22 August 2014

 

Rents in Great Britain increase £62 per month since last summer
The average advertised rent in Great Britain increased by £62 (6.56%) in July 2014 when compared to the same time last year, reaching £1,029 per month.
National rents surpassed the £1,000 per month mark in June 2014, and since then have continued to climb steadily, rising an average of £11 per month over the past four weeks. 
 
Contributing to the sustained national growth is the average rent in Greater London which stood at £2,376 per month in July and shows no signs of abating having increased consistently for the last 12 months. On average, renting a property in the capital is now £43 more expensive that it was at the beginning of July and £223 (10.11%) per month more expensive than July 2013 when rents reached a low of £2,148 per month.
 
These improving markets conditions are not limited to the capital. A monthly increase of £9 in the South East means properties in the region are also becoming more expensive to rent, with average prices £90 (8.07%) per month higher than the same time last year. 
 
Average advertised rents in East Anglia, traditionally an expensive marketplace given its commuter connections to London, averaged at £948 per month in July. As rents continue to increase, this month by £13, it would not be unexpected to see average asking rents overtake the £1,000 per month mark within the next 12 months.
 
As house prices in Scotland stalled in July, the rental market flourished. Average rents stood at £737 per month in July, approximately £60 per month more than when compared to the same time last year. Other northern regions also experienced growth in July. The North West saw a slight decline over the last 12 months of 1.43%, with average advertised rents at £625 per month in July 2014.

 

The average advertised rent in Great Britain increased by £62 (6.56%) in July 2014 when compared to the same time last year, reaching £1,029 per month.

 

National rents surpassed the £1,000 per month mark in June 2014, and since then have continued to climb steadily, rising an average of £11 per month over the past four weeks. 

 

Contributing to the sustained national growth is the average rent in Greater London which stood at £2,376 per month in July and shows no signs of abating having increased consistently for the last 12 months. On average, renting a property in the capital is now £43 more expensive that it was at the beginning of July and £223 (10.11%) per month more expensive than July 2013 when rents reached a low of £2,148 per month.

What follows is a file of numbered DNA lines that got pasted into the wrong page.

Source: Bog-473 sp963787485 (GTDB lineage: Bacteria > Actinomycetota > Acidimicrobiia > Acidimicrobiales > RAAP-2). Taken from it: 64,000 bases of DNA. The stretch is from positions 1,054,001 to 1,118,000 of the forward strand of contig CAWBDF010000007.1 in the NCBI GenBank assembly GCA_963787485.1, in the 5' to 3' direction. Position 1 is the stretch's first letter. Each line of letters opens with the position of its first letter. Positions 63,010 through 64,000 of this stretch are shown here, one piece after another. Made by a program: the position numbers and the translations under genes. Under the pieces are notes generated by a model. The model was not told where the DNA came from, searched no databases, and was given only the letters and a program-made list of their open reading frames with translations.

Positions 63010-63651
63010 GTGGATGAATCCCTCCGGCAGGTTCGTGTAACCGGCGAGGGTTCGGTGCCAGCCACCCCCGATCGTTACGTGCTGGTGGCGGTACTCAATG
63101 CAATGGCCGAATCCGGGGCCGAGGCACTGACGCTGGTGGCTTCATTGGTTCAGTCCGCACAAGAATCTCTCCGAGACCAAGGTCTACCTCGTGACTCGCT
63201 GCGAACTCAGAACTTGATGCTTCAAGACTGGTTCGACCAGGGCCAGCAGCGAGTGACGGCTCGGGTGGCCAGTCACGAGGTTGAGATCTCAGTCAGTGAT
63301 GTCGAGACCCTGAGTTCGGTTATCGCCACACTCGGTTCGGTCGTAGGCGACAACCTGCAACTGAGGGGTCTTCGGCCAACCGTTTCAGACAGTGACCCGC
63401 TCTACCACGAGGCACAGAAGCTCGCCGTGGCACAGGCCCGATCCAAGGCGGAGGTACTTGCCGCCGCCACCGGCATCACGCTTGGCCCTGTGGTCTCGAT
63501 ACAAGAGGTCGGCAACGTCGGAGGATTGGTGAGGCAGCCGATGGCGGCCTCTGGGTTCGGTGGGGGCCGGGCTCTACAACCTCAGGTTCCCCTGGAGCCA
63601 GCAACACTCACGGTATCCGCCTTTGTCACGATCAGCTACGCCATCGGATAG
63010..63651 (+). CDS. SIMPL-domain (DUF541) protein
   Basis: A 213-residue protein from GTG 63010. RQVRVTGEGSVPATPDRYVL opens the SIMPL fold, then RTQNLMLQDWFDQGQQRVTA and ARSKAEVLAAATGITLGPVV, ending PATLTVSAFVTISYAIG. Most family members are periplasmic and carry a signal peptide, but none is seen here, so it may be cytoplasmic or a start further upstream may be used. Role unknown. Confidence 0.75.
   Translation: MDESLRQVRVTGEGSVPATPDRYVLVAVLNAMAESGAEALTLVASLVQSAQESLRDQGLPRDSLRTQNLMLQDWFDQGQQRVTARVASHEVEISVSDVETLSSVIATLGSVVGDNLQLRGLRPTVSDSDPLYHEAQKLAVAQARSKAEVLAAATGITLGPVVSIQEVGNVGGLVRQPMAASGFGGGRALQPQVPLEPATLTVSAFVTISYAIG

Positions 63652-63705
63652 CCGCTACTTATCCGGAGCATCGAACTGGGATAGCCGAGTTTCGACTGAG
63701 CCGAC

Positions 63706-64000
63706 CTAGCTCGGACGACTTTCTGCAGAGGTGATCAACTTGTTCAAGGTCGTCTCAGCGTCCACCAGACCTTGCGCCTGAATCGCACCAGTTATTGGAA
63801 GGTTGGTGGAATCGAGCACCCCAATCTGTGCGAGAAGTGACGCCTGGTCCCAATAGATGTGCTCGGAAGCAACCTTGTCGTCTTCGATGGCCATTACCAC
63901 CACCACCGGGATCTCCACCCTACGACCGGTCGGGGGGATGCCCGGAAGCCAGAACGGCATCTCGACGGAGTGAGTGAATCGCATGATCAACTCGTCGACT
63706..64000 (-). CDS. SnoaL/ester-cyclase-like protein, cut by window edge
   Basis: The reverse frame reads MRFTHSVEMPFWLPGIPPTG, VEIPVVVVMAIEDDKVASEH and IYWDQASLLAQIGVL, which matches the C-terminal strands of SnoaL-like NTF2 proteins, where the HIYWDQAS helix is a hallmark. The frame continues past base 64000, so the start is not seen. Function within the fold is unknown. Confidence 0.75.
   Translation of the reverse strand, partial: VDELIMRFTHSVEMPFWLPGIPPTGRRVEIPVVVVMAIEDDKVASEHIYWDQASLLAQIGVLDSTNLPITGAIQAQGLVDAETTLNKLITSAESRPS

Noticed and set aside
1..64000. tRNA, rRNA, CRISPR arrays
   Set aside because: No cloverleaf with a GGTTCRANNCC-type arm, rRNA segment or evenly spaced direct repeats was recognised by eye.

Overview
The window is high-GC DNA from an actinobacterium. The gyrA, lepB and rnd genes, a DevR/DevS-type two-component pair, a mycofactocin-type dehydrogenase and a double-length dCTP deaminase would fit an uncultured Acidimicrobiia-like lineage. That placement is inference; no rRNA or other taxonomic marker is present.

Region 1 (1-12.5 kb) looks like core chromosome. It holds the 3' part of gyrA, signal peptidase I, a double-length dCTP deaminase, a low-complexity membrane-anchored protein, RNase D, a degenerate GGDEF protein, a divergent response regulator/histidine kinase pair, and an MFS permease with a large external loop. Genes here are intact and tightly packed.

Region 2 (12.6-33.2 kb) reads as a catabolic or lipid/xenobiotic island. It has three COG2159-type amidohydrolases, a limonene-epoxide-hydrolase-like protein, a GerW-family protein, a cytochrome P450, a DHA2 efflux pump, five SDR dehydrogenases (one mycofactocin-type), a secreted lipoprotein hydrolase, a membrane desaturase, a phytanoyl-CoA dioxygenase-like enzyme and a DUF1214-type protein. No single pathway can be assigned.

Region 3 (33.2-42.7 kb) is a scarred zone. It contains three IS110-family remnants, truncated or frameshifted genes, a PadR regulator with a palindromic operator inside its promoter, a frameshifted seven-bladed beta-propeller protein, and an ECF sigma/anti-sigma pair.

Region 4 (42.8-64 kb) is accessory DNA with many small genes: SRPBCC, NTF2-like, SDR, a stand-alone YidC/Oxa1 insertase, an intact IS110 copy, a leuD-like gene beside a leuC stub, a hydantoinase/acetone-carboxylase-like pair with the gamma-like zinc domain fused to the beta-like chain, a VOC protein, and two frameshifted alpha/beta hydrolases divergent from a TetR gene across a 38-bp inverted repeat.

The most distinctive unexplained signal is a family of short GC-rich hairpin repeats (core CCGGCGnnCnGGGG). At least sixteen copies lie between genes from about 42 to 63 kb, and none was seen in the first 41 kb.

These improving markets conditions are not limited to the capital. A monthly increase of £9 in the South East means properties in the region are also becoming more expensive to rent, with average prices £90 (8.07%) per month higher than the same time last year. 

 

Average advertised rents in East Anglia, traditionally an expensive marketplace given its commuter connections to London, averaged at £948 per month in July. As rents continue to increase, this month by £13, it would not be unexpected to see average asking rents overtake the £1,000 per month mark within the next 12 months.

 

As house prices in Scotland stalled in July, the rental market flourished. Average rents stood at £737 per month in July, approximately £60 per month more than when compared to the same time last year. Other northern regions also experienced growth in July. The North West saw a slight decline over the last 12 months of 1.43%, with average advertised rents at £625 per month in July 2014.

Region

Advertised rent

Monthly

change %

Annual change %

East Anglia

£948

1.47

5.62

East Midlands

£634

-0.17

2.43

Greater London

£2,376

1.94

10.11

North East

£673

3.80

2.30

North West

£625

1.00

-1.43

Scotland

£737

0.33

8.78

South East

£1,245

0.85

8.07

South West

£823

0.85

4.35

Wales

£665

0.66

3.68

West Midlands

£697

0.75

5.64

Yorkshire & Humber

£610

-0.88

2.31

Great Britain

£1,029

1.17

6.56

 

 

 

 

 

 

 

 

 

 

 

 

 

 

 

 


Robin King, Director of Move with Us, said:
“Typically if the sales market improves, the rental market falters and vice versa. However, any fears that the rental market would decline as the sales market sprang back to life have now been allayed. The rental market has continued to grow alongside the sales market. It’s as strong as it’s ever been.

 

“For once it’s not just the South that’s driving climbing asking rents as improvements have spread up to the northern regions too. While the North West was the only region where the average asking rent declined in a yearly comparison, we expect to see asking rents in this region increasing in the coming months.”

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